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Jay Gruden's Players Are Pissed After He Inexplicably Made Adrian Peterson A Healthy Scratch

Photo: Matt Rourke (AP)

Washington head coach Jay Gruden opted not to use Adrian Peterson at all in Sunday’s loss to the Eagles, despite the running back being healthy and ready to go. Gruden instead fielded Derrius Guice and Chris Thompson, who rushed a combined 13 times for 28 yards, and Wendell Smallwood, who didn’t have an offensive touch.

When asked to explain the healthy scratch, the first of Peterson’s career, Gruden explained that he didn’t play Peterson because he needed to focus on the punt coverage unit and contain Darren Sproles. “We need as many guys that can cover,” Gruden said. “We had to get the linebacker up for special teams.”

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But the coach’s sarcasm hinted that as long as Guice is healthy, he had no plans to use Peterson in any form:

“He’s a first- and second-down back,” Gruden said. “So is Derrius. So, really, what do we have? About 20 first downs a game. Probably eight of those are passes, 12 of those might be runs, and Derrius can handle those 12. So if we have a game where we think we can run the ball 55 times in a game in an I-formation, then sure, I’ll get him up.”

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When asked about the benching, Peterson said he had been looking forward to playing against the Eagles all offseason. “I don’t think I’ve kind of grasped it yet,” he said. “It’s my first time ever being inactive, a healthy scratch. It was tough, of course.”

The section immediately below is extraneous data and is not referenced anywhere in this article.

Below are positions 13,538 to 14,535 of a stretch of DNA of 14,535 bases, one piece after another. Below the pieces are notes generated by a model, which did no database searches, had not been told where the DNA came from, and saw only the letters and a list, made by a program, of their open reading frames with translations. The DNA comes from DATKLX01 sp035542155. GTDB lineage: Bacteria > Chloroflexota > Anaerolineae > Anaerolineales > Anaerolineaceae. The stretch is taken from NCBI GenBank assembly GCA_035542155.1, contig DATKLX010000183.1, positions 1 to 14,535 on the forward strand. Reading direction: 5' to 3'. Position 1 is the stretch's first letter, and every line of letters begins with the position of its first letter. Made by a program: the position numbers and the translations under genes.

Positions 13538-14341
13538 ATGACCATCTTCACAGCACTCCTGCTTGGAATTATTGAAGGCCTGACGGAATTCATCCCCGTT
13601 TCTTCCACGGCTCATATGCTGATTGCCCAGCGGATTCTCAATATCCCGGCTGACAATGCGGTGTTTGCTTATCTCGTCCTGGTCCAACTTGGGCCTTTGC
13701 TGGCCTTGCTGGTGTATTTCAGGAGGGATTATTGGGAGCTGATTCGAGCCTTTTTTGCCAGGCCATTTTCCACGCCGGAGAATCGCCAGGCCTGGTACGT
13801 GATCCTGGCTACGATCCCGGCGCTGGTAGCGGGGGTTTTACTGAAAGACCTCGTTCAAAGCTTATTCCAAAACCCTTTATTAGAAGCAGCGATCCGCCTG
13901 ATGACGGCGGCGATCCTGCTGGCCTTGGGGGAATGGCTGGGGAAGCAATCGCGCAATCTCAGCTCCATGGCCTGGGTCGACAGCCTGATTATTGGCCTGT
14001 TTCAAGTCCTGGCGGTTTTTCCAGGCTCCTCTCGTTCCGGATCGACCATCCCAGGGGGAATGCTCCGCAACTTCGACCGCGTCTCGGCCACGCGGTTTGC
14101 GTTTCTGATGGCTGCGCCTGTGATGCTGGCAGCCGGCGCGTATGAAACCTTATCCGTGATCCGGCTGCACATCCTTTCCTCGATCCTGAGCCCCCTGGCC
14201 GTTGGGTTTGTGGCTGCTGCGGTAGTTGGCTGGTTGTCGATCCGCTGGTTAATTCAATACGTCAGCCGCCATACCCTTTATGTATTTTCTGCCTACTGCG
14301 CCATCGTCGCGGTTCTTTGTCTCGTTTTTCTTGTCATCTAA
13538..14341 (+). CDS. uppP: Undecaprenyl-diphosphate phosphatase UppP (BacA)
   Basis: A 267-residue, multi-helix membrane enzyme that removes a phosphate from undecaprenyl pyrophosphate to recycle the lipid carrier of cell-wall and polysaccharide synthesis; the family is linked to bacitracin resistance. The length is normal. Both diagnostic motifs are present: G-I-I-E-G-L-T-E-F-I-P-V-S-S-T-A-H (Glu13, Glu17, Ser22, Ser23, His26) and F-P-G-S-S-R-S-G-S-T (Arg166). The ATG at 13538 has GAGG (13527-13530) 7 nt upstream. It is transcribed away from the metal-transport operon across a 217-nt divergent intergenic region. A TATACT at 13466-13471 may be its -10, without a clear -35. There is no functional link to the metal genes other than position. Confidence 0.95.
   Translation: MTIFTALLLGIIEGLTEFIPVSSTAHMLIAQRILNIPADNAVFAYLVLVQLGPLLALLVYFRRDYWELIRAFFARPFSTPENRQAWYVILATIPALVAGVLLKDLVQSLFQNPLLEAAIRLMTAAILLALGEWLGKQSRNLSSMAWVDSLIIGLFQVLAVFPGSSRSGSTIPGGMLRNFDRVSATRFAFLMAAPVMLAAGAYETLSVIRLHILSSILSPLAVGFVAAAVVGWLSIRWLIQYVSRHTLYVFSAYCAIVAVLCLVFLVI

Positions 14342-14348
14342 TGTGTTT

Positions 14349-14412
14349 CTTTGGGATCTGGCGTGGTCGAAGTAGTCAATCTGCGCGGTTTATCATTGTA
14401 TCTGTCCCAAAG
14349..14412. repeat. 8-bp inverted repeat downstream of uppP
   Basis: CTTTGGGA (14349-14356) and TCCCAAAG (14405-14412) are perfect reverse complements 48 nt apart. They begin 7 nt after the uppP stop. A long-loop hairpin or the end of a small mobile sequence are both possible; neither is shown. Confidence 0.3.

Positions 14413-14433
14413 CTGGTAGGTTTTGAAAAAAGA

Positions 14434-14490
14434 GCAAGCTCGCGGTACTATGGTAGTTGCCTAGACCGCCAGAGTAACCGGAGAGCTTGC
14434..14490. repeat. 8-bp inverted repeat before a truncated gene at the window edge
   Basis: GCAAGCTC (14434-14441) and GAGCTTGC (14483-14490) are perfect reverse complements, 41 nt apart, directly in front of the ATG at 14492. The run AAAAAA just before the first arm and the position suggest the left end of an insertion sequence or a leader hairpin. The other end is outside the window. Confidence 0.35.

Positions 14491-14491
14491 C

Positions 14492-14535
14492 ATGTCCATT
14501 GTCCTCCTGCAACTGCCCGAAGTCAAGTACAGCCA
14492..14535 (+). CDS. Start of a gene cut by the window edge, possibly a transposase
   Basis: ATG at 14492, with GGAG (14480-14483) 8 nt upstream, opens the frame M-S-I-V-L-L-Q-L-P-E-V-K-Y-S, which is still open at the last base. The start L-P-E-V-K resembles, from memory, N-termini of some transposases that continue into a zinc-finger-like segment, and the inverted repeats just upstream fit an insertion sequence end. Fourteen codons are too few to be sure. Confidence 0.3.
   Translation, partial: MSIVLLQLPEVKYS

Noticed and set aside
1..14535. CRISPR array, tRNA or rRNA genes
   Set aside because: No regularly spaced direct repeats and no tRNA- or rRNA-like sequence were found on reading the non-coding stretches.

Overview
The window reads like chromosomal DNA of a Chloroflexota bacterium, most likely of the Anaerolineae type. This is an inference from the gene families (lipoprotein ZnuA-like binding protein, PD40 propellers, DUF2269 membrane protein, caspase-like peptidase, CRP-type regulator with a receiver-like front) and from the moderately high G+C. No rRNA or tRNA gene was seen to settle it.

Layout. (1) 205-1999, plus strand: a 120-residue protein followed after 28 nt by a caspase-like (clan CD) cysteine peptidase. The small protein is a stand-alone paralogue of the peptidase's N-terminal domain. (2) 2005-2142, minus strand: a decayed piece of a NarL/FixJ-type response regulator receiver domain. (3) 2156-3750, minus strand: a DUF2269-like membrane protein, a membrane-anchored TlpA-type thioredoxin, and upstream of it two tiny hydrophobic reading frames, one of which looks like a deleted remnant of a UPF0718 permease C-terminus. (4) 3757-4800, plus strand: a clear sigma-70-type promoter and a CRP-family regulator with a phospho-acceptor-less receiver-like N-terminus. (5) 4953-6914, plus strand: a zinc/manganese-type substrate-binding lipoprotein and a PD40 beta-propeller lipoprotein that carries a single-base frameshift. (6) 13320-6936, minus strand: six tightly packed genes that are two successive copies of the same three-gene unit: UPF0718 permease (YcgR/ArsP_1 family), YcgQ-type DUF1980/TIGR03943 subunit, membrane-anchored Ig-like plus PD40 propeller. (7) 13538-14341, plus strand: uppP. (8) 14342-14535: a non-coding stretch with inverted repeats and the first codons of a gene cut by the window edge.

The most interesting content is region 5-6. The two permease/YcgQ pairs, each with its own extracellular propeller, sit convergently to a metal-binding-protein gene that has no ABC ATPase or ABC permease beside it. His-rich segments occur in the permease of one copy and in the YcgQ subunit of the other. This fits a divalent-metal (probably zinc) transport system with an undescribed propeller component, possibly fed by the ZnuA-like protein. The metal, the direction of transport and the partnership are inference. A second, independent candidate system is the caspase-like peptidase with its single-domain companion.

The running back’s teammates were not happy with their coach. Both Mike Florio and Mike Garafolo reported before the game that the decision to scratch Peterson upset several veterans in the locker room. Right tackle Morgan Moses said on the radio this morning that the benching was a “slap in the face.”

“Any time you’ve got a Hall of Fame guy that doesn’t dress, man, it’s a slap in the face. And obviously, we’ve gotta figure out what the reason is. And it’s my job as one of the older guys on the offensive line to speak up and say, ‘Hey, we need him.’ Obviously, you don’t put a Hall of Fame guy like that on the sideline. When he’s healthy, as well.”

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There are clearly high expectations for Guice, and Peterson is getting old, but last season the 34-year-old notched more than twice as many yards from scrimmage (1,250) than the team’s second-most productive player. Coaches said during the offseason that they planned to at least split carries between the two. Phasing in Guice makes sense, but it’s fully on brand for this dumb team to offend its own locker room leaders in Week 1 by ham-handedly managing the benching of their 1,000-yard back, who in March received a new two-year contract.

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